In my recent blog posting, “US Debt Uncertainty — What To Do?” I recommended planning for sufficient “liquidity” — or sufficient available cash — so you’re never forced to sell long-term investments to cover near-term expenses. On the other hand, too much liquidity can dampen your investment returns. As in the natural world, financial liquidity calls for the right conditions. You want your assets to flow — but neither evaporate nor freeze due to the forces of interest rates and inflation.
Since the onset of the financial crisis in late 2007, the Federal Reserve has tried to fuel economic growth by cutting interest rates. Economists can debate how well that policy is working, but in the meantime, let’s explore what the low interest rates mean to Average Joe (or Jill) Investor.
Consumers, businesses, and government all benefit from low borrowing costs. On the other side, savers and investors earn almost nothing on their cash balances. This has been the case in most months since 2008, when the Fed cut short-term interest rates to near zero. Worse yet, investors are actually losing wealth in real terms as inflation eats into their savings. The inflation-adjusted yields on short-term Treasury securities have been negative in most months since October 2010. (Nominal yields reflect the stated interest rate, while real yields are adjusted for inflation.)
To offer an illustration, if you’ve got $100 in the bank earning essentially no interest, that means, a year from now, you’ve still got $100. No harm, no foul, you may think … but think again. In the meantime, thanks to inflation, the things you could buy for $100 at the beginning of the year now cost, say, $105. That means your $100 has actually lost value in terms of its purchasing power, or “real yield.” Ouch.
Negative real yields on short-term fixed income have happened before, as shown in Figure 1. Every time the dark-blue line of real yield dropped below zero percent, we were actually losing money on our liquid assets, at least after accounting for inflation.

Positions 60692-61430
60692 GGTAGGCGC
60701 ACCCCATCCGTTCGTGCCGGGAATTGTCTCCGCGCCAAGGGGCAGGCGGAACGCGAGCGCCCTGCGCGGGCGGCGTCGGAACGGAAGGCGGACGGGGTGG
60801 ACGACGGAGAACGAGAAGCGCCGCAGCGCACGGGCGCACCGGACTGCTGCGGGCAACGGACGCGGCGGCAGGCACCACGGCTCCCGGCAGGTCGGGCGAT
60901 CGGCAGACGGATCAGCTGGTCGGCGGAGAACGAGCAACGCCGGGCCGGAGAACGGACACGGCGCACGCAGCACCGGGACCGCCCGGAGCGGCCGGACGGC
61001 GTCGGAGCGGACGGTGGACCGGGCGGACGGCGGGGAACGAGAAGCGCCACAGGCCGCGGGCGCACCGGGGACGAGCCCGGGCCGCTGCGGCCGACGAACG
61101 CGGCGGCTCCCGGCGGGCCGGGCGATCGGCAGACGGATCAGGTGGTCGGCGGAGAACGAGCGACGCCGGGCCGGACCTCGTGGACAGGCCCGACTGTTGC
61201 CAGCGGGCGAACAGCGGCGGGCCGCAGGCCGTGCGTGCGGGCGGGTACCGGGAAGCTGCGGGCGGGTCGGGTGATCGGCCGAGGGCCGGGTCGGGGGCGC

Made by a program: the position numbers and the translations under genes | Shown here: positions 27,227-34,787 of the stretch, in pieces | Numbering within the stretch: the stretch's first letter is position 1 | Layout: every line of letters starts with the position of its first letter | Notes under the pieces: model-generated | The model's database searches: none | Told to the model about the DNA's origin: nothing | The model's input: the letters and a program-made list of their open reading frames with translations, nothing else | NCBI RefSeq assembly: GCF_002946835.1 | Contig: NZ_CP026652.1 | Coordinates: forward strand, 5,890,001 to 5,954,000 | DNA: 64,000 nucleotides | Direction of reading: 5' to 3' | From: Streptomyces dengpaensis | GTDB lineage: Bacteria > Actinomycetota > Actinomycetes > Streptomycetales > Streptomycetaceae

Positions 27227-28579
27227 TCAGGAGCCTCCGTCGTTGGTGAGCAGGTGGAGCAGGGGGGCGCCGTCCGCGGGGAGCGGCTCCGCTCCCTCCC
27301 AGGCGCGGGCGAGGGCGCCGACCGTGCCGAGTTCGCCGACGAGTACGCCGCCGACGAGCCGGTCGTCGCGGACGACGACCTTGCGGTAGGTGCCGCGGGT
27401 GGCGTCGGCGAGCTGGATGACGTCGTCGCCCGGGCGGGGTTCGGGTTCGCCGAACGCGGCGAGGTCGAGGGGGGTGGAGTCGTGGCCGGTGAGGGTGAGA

Figure 1: One-Month Treasury Bills
Nominal vs. Real Yield
April 1953–June 2011
The real (inflation-adjusted) yield is computed using trailing 12-month changes in the Consumer Price Index.
Source: Federal Reserve Economic Data
Negative real yields have occurred during periods of high interest rates (early 1980s) and during periods of low interest rates (2010–2011). Regardless of the scenario, negative real yields cause you to lose purchasing power.
So, returning to our conditions for appropriate liquidity, the goal is to establish the right climate for your needs — neither too “hot,” with too much cash whose spending power may evaporate when exposed to inflation, nor too “cold,” with necessary assets being too hard to access. You may have a number of prudent reasons to hold cash: for upcoming spending needs, especially within retirement (typically 4–6 months); known expenses such as college; and unanticipated costs such as home repairs. But it’s equally important to recognize that you pay a real price for holding cash, particularly in our current negative-yield environment.
That’s why we advise against shifting your stock holdings to cash or cash equivalents in an attempt to avoid market volatility. Stockpiling unnecessary cash or cash equivalents is far more likely to erode your purchasing power than shore up your wealth.